Chapter 3: What Problems Do Teachers Want to Solve?
This chapter of Differentiated Coaching addresses the importance of helping teachers clearly define the problems they have in their classrooms. Properly defining the problem allows teachers to implement the right changes, motivates them to start the change process, and helps them evaluate their success accurately.
Teachers feel like more and more demands are being placed on them: Get trained in this. Give your students this test. Collect this data. Use this new strategy. They feel like there isn’t enough time to do these new things AND do the planning, grading, and work with students they have always done.
Yes, student data is important and informative, but just telling teachers to improve student test scores isn’t going to create change. Teachers’ beliefs about why students struggle and fail have a HUGE impact on what teachers are willing to try.
The power in the coaching model is that the “professional development” is closely coupled with the teacher’s day-to-day reality. A coach can take advantage of that by starting with a teacher’s immediate concerns, using those as an opportunity to talk about other things, and creating positive results that foster the teacher’s desire to continue to work together.
In this chapter, Kise applies the idea of “learned helplessness” to teachers. I’ve heard students labeled with this, but never teachers. But I think it can be helpful to reflect on how even we as adults can get stuck in a “learned helplessness” or hopeless posture.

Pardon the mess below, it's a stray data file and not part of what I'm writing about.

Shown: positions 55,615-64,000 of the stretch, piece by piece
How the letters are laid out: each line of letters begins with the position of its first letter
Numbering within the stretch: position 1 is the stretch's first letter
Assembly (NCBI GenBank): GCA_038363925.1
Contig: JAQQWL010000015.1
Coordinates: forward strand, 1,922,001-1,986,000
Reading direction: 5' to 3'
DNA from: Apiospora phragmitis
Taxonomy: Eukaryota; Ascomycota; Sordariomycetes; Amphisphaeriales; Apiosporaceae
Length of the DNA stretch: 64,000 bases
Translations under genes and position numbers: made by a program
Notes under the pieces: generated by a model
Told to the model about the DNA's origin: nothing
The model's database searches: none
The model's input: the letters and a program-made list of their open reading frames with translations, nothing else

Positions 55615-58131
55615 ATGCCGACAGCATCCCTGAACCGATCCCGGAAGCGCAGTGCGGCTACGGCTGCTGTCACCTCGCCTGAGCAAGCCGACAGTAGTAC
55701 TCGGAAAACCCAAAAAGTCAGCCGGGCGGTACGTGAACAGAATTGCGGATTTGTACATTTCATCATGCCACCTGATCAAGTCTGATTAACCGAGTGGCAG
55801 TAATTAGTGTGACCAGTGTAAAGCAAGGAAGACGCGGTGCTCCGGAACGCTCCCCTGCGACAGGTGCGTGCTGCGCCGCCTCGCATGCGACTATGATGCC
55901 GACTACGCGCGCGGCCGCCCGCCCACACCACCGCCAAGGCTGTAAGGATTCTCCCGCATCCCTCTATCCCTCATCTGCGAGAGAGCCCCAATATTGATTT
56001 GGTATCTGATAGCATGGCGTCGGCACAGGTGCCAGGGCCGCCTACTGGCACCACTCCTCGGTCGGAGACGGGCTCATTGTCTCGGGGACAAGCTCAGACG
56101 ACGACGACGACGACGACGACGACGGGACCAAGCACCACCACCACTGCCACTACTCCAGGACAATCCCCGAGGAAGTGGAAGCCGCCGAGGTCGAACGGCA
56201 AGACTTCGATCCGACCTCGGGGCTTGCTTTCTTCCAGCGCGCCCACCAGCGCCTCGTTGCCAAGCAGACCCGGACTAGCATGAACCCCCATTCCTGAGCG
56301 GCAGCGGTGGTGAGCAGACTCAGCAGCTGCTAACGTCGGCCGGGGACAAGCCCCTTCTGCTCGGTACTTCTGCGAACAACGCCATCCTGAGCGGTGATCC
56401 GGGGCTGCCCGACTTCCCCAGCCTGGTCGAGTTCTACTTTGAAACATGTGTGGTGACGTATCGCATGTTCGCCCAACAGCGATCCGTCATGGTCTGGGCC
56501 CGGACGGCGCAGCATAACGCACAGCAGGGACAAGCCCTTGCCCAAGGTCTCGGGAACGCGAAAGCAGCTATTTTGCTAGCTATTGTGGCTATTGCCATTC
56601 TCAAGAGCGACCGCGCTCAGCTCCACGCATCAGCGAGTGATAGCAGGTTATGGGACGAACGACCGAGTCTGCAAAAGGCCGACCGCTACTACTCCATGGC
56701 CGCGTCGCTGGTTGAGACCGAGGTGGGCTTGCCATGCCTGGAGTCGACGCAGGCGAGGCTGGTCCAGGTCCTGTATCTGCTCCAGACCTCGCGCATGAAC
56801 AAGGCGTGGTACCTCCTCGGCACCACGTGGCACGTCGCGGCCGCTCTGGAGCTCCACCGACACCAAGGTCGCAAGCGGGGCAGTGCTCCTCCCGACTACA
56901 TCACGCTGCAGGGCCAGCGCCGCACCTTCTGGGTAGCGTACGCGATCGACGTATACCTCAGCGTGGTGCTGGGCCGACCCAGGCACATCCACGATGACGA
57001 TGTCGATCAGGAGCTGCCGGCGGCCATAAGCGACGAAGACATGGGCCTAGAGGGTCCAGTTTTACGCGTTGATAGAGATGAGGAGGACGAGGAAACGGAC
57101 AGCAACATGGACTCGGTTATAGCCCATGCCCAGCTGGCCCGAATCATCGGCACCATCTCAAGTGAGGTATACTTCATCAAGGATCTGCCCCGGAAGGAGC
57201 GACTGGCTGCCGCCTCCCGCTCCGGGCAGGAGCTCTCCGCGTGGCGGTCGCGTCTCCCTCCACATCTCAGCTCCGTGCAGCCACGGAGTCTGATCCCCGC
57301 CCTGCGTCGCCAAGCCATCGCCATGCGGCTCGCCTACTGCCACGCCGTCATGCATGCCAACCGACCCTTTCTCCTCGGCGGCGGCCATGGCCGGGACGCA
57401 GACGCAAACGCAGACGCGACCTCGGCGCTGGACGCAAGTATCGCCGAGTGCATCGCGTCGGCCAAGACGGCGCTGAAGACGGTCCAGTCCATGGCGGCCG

We fall into despair when we feel like our failure is universal. Having hope requires you to see that your failures are temporary and limited to specific situations.
When teachers hit wall after wall and get used to failure, they feel like they have no control over student behavior, no ability to meet expectations placed on them by administrators or parents, and no power to change. They give up.
A study by Peterson, Maier, and Seligman (1993) found that dogs who had given up trying to escape from electric shocks had to be dragged to safety by researchers 30-50 times before they began to respond on their own. And other research indicates that humans take even more interventions than animals. Do we intervene with failing students this many times before giving up on them? What about with the adults we work with?
Generating Alternatives & Evidence
We all have preferences, biases and blind spots based on our strengths, experiences, and beliefs (such as learned helplessness). A coach can provide alternate perspectives and solutions to a teacher who feels stuck.
After defining the problem accurately and implementing change, it’s important to help a teacher quickly generate evidence to determine if the change was effective. A quick success can energize a teacher to keep trying, and can even start to chip away at their learned helplessness or erroneous beliefs.
It’s important to note that evidence doesn’t just have to be student test scores. You can look at quarter grades, student time on-task, or percentage of work completion, among other things.
Last Thought: High Expectations
“The teachers thought they had high expectations, but what they really had was high standards. High expectations mean expecting that all students will succeed.” When it comes to grades, teachers need to see failing grades as a problem to be solved rather than as an inevitability they can’t change. (p. 48)